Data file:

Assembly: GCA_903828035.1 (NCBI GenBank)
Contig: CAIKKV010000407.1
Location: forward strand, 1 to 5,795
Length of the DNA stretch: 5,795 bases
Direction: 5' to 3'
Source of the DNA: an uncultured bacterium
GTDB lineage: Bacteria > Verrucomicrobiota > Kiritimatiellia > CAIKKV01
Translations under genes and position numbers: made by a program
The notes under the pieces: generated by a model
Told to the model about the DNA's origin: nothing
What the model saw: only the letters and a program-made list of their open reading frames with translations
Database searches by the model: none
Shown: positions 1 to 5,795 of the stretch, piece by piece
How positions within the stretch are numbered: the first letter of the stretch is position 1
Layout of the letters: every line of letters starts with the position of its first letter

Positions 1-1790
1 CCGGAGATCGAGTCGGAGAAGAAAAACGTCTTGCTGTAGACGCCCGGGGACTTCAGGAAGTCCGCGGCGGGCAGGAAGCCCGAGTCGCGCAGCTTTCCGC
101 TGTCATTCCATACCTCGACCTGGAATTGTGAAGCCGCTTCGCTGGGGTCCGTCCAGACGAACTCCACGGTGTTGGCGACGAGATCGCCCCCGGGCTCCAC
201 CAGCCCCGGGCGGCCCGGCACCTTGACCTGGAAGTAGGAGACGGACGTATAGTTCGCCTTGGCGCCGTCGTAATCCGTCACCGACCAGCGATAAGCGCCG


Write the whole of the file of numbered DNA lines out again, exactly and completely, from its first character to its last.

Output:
Assembly: GCA_903828035.1 (NCBI GenBank)
Contig: CAIKKV010000407.1
Location: forward strand, 1 to 5,795
Length of the DNA stretch: 5,795 bases
Direction: 5' to 3'
Source of the DNA: an uncultured bacterium
GTDB lineage: Bacteria > Verrucomicrobiota > Kiritimatiellia > CAIKKV01
Translations under genes and position numbers: made by a program
The notes under the pieces: generated by a model
Told to the model about the DNA's origin: nothing
What the model saw: only the letters and a program-made list of their open reading frames with translations
Database searches by the model: none
Shown: positions 1 to 5,795 of the stretch, piece by piece
How positions within the stretch are numbered: the first letter of the stretch is position 1
Layout of the letters: every line of letters starts with the position of its first letter

Positions 1-1790
1 CCGGAGATCGAGTCGGAGAAGAAAAACGTCTTGCTGTAGACGCCCGGGGACTTCAGGAAGTCCGCGGCGGGCAGGAAGCCCGAGTCGCGCAGCTTTCCGC
101 TGTCATTCCATACCTCGACCTGGAATTGTGAAGCCGCTTCGCTGGGGTCCGTCCAGACGAACTCCACGGTGTTGGCGACGAGATCGCCCCCGGGCTCCAC
201 CAGCCCCGGGCGGCCCGGCACCTTGACCTGGAAGTAGGAGACGGACGTATAGTTCGCCTTGGCGCCGTCGTAATCCGTCACCGACCAGCGATAAGCGCCG